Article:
In a similar fashion to the evolution of mobile cellular technologies, it is possible to describe the evolution of military sensor devices in terms of generations.

1st Generation Sensor Networks (1GSN):

Sensor networks consist of individual sensor devices. Deployment is via manual emplacement. The network is fully pre-configured. Access to information is via manual retrieval of the device itself, or long-range point-to-point communication


2nd Generation Sensor Networks (2GSN):

Sensors work in collaboration to cover an area. The network is typically a hub and spoke formation with a small number of sensors (typically three or four) communicating with a control node equipped with a reach-back link. They are typically manually deployed, relying heavily on pre-configuration.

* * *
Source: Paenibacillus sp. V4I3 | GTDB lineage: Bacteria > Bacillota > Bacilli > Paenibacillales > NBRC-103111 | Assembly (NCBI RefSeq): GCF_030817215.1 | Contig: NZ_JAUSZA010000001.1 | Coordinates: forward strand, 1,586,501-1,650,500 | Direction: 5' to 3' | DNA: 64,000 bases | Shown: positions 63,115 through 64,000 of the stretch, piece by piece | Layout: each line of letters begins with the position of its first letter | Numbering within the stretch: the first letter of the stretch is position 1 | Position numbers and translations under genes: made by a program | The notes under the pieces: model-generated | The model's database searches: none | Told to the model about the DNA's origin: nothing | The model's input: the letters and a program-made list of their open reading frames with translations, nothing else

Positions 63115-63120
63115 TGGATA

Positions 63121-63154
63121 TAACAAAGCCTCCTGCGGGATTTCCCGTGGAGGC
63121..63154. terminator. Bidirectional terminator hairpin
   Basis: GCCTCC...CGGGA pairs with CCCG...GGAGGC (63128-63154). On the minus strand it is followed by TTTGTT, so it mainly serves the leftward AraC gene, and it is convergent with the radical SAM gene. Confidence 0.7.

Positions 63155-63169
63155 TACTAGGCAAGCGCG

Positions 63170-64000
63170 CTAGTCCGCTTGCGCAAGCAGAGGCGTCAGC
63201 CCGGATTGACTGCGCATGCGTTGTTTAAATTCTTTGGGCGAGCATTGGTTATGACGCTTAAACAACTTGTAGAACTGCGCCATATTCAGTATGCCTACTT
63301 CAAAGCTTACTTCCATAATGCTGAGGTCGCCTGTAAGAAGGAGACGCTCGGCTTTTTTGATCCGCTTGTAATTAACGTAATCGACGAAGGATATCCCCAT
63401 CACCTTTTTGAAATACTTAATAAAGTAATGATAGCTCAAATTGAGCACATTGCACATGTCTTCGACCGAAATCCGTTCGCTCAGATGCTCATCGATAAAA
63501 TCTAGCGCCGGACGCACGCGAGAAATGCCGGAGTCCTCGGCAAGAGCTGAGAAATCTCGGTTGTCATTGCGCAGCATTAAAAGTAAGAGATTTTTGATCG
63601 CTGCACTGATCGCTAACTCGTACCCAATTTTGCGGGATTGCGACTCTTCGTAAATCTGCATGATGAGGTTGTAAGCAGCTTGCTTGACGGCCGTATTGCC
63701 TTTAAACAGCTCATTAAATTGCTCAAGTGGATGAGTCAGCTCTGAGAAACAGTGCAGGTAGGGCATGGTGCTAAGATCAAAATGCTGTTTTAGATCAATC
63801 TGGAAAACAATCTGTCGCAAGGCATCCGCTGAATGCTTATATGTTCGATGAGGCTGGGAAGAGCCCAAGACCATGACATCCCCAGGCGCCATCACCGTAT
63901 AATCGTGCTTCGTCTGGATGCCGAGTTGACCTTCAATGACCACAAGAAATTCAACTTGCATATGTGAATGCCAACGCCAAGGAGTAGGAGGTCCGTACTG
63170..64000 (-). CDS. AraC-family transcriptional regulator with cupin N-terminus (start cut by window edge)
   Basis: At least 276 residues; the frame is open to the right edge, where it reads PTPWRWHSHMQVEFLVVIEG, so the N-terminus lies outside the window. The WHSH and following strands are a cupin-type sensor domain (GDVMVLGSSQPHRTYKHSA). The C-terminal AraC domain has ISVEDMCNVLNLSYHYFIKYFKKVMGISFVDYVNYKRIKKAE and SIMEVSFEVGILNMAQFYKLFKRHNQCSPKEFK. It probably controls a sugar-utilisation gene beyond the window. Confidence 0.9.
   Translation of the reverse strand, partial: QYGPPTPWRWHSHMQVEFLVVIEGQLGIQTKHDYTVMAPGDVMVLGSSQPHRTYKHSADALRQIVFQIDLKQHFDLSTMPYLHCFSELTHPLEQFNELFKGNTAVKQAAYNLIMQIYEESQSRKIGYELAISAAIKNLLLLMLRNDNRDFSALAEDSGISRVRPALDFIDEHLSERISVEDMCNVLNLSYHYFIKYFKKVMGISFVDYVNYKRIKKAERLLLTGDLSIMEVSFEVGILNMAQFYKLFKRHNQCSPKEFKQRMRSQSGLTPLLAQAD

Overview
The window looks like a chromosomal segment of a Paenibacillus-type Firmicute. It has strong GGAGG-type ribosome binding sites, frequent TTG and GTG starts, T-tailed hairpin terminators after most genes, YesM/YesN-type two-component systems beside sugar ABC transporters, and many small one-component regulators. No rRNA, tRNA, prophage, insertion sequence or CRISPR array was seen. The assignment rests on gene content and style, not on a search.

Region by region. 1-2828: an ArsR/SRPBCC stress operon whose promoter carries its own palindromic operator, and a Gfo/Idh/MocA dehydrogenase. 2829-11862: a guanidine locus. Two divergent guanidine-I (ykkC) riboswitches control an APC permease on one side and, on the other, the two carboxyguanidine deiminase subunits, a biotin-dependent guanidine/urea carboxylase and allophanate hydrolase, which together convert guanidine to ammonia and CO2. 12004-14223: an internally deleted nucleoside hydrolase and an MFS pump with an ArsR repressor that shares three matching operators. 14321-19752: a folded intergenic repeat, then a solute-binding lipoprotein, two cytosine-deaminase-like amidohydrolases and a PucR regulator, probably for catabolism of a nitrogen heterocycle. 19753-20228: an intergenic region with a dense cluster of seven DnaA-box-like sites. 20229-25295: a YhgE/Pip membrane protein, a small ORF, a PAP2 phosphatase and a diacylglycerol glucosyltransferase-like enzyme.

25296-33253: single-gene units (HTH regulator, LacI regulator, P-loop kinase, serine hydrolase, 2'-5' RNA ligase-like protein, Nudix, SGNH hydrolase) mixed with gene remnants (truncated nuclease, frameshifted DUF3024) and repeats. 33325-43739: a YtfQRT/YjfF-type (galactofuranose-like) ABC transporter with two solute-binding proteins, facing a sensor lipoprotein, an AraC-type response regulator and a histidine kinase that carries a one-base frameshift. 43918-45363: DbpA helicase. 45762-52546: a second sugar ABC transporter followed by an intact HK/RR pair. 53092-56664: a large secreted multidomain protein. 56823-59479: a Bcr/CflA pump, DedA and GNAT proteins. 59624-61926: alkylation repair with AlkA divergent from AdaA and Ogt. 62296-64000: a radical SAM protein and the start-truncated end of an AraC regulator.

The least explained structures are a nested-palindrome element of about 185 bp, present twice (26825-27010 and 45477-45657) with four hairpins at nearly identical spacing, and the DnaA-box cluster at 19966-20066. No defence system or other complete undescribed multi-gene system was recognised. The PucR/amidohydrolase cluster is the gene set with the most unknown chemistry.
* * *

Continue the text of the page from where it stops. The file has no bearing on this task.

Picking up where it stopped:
3rd Generation Sensor Networks (3GSN):

The latest generation of sensors encompasses self- organising, flexible and scalable networks. Sensors communicate with one another for two purposes, communications services (e.g. automatic relaying of messages to a network gateway) and in-network processing (data aggregation and data fusion). Sensor networks can contain many tens or even

hundreds of nodes. Deployment can be hand- emplaced or remotely air-dropped. The sensors are able to establish and – if required – publish and make use of their own geographic location (e.g. based on Global Positioning System (GPS)).


Companies such as SenTech, Textron and Lockheed Martin have systems with a variety of sensors (including seismic, acoustic, infrared) which transfer their data directly to a ground station over a number of long-range non-line of sight bearers (including satcom, Very High Frequency (VHF) and HF bearers). These generally fit into the 1GSN category of networks where each node is equipped with its own backhaul system.